Given that the redesigned GRE test has somewhat of an unusual scoring scale, it can be hard to tell what the lowest possible score actually is. In this guide, we’ll go over the minimum GRE score, how many people get the lowest possible score and whether you need to worry about it. We’ll also discuss what’s the lowest GRE score that will still get you into graduate school.
What’s the Lowest GRE Score Possible?
Contrary to what you might think, the lowest possible GRE score is not 0. The two multiple-choice GRE sections, Verbal Reasoning and Quantitative Reasoning, are each scored on a scale from 130-170 in one-point increments. The lowest possible score on each of those sections is 130.
Analytical Writing—the essay section—is slightly different as it is scored from 0-6 in half-point increments. The lowest score for Analytical Writing is a 0.
The minimum score in GRE terms, then, would be a 260 combined Verbal and Quantitative score with an Analytical Writing score of 0.
Who Gets the Minimum GRE Score?
Very few people receive the lowest possible GRE score. When we look at the GRE percentile chart, we can see that 131-132 are both 1st percentile scores for Verbal. This means that so few people receive a score of 130 on verbal that it is numerically negligible. In other words, the number is so close to zero that it might as well be zero. It also means that one percent or less of the entire test-taking population scores in the 130-132 range.
Similarly, on the Quantitative section, 133 and 134 are both 1st percentile scores. This, again, means so few people receive a score of 130-132 that it is numerically negligible, and one percent or less of the entire test-taking population scores in the 130-134 range.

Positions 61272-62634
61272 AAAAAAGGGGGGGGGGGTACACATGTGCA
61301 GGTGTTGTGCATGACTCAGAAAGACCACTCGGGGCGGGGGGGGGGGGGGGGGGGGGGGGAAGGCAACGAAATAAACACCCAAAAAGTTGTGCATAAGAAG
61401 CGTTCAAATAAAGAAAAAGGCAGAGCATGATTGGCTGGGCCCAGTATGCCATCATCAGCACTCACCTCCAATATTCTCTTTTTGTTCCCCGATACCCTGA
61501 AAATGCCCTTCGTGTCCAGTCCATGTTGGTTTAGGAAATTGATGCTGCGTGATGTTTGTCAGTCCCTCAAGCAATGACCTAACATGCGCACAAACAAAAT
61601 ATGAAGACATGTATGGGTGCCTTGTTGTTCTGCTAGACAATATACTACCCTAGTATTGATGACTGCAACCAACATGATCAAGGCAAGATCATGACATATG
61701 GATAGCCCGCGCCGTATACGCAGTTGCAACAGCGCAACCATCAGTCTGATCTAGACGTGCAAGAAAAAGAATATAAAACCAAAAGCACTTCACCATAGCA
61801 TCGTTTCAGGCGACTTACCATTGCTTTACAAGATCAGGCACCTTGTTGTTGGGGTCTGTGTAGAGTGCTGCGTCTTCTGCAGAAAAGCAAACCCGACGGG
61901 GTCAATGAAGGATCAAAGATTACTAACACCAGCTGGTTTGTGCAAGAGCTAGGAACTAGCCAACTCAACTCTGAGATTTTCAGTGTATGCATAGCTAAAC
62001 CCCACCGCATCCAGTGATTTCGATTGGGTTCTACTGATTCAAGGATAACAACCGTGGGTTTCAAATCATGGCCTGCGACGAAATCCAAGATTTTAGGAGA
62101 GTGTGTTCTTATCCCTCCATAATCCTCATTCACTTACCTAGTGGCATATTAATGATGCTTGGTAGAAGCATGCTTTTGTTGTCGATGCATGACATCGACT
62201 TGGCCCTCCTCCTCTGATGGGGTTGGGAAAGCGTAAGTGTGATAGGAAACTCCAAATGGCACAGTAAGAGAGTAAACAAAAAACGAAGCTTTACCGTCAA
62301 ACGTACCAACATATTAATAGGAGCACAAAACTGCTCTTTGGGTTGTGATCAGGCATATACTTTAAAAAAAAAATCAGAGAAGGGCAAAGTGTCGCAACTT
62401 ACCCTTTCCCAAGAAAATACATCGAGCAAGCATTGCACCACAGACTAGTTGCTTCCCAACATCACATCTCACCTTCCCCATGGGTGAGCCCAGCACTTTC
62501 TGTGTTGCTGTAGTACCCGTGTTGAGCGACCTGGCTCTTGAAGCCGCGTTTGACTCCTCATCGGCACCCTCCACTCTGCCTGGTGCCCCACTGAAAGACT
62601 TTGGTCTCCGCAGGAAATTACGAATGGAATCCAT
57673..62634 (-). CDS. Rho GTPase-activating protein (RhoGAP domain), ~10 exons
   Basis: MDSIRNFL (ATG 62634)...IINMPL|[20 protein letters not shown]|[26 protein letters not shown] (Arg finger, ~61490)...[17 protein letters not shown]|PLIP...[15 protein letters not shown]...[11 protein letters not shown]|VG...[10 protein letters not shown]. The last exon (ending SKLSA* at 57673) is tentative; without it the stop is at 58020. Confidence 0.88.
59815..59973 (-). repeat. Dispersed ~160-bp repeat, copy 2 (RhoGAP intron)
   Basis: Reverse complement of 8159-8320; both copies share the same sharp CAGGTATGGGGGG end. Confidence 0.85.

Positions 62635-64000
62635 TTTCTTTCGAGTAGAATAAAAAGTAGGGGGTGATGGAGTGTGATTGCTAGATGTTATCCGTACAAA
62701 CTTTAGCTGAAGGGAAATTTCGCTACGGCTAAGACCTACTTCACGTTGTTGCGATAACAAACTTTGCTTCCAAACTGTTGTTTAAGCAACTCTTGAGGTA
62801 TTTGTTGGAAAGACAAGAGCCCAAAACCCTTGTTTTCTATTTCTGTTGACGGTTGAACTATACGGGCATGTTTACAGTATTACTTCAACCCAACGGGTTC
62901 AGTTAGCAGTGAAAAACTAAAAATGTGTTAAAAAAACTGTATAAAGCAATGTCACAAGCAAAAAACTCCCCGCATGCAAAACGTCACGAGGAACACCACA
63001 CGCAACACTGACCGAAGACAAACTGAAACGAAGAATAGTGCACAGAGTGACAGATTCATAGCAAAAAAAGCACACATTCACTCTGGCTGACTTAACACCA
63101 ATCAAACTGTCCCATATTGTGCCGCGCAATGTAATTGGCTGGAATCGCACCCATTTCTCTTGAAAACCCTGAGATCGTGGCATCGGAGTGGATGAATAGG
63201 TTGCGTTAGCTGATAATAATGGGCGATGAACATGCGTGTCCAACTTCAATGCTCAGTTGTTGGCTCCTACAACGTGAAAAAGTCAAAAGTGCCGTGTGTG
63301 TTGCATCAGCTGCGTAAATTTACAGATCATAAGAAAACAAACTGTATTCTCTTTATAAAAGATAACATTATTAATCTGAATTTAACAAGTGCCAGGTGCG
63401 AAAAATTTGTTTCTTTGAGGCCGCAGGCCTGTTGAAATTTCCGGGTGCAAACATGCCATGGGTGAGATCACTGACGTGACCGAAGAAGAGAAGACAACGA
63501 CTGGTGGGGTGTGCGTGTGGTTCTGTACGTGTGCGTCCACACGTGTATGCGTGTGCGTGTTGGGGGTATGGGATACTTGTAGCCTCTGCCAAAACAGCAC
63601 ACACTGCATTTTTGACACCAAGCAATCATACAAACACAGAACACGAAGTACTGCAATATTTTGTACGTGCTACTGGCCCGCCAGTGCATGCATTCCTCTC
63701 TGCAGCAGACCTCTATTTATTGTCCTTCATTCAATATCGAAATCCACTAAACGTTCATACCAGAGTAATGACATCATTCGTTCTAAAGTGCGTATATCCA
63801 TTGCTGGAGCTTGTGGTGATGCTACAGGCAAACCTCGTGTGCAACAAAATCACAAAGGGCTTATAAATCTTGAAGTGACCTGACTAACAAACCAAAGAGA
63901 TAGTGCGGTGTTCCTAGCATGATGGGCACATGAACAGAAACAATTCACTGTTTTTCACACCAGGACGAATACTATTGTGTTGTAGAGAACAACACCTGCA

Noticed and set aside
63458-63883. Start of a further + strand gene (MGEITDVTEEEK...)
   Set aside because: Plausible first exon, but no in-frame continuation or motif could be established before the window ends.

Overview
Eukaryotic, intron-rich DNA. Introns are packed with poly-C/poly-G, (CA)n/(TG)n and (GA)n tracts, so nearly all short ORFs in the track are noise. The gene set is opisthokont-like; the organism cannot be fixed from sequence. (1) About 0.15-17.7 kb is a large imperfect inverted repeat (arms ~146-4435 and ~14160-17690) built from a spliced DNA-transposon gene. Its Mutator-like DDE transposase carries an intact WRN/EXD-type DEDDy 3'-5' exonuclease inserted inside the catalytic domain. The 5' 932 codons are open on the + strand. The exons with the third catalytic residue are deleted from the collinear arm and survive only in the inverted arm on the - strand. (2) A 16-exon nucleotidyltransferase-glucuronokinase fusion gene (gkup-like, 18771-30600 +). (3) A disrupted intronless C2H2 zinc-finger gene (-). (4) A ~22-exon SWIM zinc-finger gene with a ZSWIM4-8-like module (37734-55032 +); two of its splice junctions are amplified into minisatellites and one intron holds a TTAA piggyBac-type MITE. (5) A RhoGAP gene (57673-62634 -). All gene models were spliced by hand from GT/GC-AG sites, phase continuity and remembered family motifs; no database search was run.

On Analytical Writing, the 1st percentile score is 1.5 (out of 6), again suggesting that the number of students scoring in the 0-1 range is negligible and that one percent or less of test-takers receive a score from 0-1.5.
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Am I in Danger of Getting the Lowest Possible GRE Score?
Not only is it simply unlikely from a numbers perspective that you’ll receive the minimum GRE score, it’s actually quite difficult to do even when guessing randomly.
It’s hard to say with certainty exactly which raw score corresponds to a particular scaled score in a particular test administration. This is because of the “equating” process, which accounts for slight difficulty variations of different test administrations. However, this conversion chart for the paper test suggests that getting a score of 130 means getting a raw score of 0—so, getting no questions correct. The paper test has 50 questions to the computerized version’s 40, but the principle holds—to get a 130, you have to get a raw score of 0.
Even if you skipped every question that was not straightforward multiple choice, and guessed on every question you did answer, you would still be likely to get at least several questions correct.
Lowest Possible GRE Verbal Score
On the Verbal section, there are about 20 typical five-choice multiple choice questions. Guessing on all of those, you have a 20% chance to get a correct answer. .2 x 20 = 4, which would give you a scaled Verbal score of about 134. Still a first-percentile score—but even skipping half the questions and blindly guessing on the rest you’d net several points higher than the minimum of 130.
Lowest Possible GRE Quant Score